# Why does `a ^ b` return a numeric when both `a` and `b` are integers?

Given two integers:

``````a <- 1L
b <- 1L
``````

As I would expect, adding, subtracting, or multiplying them also gives an integer:

``````class(a + b)
# [1] "integer"
class(a - b)
# [1] "integer"
class(a * b)
# [1] "integer"
``````

But dividing them gives a numeric:

``````class(a / b)
# [1] "numeric"
``````

I think I can understand why: because other combinations of integers (e.g. `a <- 2L` and `b <- 3L`) would return a numeric, it is the more general thing to do to always return a numeric.

Now onto exponentiation:

``````class(a ^ b)
# [1] "numeric"
``````

This one is a bit of a surprise to me. Can anyone explain why it was designed this way?

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I guess it's because the result can lead to `Inf`?? `as.integer(Inf)` would result in `NA`. Ex: 2L ^ 10000L –  Arun Jun 2 '13 at 22:07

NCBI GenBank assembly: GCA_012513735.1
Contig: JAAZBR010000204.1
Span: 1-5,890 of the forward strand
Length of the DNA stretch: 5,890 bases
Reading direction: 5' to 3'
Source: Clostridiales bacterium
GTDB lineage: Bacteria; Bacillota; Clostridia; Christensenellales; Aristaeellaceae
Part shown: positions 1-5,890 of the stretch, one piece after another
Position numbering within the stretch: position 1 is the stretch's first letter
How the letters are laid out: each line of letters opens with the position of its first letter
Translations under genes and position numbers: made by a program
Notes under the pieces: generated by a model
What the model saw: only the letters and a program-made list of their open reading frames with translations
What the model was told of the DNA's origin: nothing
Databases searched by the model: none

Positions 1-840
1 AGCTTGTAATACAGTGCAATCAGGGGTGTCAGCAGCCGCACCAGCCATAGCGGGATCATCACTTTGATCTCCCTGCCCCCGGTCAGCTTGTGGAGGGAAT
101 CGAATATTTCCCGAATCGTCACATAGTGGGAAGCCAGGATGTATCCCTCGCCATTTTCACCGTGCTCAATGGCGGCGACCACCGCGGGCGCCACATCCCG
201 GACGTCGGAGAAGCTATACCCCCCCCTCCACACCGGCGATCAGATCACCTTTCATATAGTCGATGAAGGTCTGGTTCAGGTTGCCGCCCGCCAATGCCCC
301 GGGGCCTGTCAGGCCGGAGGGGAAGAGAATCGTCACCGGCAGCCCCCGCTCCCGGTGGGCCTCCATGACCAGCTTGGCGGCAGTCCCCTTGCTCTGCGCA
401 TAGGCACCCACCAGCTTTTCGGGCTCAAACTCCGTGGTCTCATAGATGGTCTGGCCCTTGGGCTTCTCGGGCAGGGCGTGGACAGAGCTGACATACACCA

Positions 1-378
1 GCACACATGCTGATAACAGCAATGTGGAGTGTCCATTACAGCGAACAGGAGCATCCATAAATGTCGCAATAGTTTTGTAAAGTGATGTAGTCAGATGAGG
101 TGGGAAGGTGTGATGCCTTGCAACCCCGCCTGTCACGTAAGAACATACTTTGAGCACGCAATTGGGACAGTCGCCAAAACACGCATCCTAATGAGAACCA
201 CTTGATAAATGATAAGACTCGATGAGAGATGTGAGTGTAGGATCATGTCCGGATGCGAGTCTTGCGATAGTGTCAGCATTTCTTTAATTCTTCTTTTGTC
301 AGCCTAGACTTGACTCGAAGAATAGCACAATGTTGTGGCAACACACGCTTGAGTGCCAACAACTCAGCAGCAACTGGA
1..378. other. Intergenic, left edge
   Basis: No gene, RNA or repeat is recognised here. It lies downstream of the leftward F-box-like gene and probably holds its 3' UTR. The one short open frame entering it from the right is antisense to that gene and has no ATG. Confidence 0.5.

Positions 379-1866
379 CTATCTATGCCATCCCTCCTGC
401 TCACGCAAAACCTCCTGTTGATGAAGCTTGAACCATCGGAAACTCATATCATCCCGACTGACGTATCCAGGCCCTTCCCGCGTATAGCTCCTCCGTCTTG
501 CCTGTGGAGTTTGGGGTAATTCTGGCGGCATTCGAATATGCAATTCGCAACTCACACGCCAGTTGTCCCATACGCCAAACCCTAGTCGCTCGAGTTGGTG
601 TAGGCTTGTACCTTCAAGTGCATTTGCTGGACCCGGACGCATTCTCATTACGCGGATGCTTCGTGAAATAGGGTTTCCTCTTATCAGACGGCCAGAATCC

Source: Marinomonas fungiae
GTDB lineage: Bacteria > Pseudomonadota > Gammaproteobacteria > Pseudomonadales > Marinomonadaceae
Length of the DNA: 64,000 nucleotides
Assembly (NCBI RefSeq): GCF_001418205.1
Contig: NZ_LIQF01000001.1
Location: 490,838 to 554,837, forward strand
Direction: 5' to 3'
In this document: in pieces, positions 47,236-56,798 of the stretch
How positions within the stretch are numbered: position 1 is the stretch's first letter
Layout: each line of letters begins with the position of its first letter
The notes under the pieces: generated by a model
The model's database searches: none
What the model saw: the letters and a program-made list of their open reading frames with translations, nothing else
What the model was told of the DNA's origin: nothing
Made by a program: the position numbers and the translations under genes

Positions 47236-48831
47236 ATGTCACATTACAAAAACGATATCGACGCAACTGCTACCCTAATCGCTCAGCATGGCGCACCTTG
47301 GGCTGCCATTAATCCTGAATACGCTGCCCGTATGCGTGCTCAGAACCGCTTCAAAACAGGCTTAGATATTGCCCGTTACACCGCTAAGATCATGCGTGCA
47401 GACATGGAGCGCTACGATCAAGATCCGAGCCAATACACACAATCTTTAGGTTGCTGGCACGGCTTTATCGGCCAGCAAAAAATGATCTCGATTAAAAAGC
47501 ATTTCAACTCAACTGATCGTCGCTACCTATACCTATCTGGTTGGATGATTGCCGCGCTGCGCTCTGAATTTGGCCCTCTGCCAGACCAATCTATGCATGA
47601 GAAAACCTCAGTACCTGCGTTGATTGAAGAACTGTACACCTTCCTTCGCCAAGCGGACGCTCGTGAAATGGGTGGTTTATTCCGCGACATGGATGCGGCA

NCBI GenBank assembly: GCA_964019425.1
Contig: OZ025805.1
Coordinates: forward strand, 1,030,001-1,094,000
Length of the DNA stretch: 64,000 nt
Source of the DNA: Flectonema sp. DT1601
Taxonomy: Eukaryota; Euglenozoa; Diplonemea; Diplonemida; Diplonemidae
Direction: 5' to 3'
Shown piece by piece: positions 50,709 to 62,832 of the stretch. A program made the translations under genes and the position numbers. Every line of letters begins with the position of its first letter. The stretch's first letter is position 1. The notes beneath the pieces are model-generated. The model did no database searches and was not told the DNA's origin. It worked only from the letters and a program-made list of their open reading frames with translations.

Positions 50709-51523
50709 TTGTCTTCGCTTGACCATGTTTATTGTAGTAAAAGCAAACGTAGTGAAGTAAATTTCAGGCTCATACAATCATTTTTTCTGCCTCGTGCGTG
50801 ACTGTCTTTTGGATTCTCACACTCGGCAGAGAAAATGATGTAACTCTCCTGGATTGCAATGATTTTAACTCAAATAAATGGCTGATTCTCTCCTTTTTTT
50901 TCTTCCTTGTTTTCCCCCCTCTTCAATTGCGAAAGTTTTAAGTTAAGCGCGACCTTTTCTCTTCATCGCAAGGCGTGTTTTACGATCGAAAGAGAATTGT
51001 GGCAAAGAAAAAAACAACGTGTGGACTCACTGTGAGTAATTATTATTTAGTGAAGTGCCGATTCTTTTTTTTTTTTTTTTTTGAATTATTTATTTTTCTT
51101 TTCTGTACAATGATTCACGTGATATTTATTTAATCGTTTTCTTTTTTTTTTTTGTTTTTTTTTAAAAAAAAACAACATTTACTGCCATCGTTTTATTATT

While I like the selected answer, perhaps one could ask whether there's any advantage to having the actual code for exponentiation create yet another "corner case." Especially if either `R` code or the `unix` `pow` function which can be called uses logs to calculate exponents in the first place. –  Carl Witthoft Jun 3 '13 at 1:02

This covers the case when the exponent is negative.

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Consider `^` as a family of functions, `f(a)(b) = a^b`. For `a=2`, the domain for which this returns integer is limited to the values [0,62] (assuming 64-bit signed integers). That is a very small subset of the valid inputs. The domain only gets smaller as `a` increases.

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interesting. I think I like Rob Lyndon's answer better ("the integers are not closed [mathematically] under the `^` operation"), but yours is reasonable ("the integers are not closed [computationally] under the `^` operation") -- but this gets tricky because one has to start deciding on mushy/pragmatic grounds ... –  Ben Bolker Jun 2 '13 at 22:15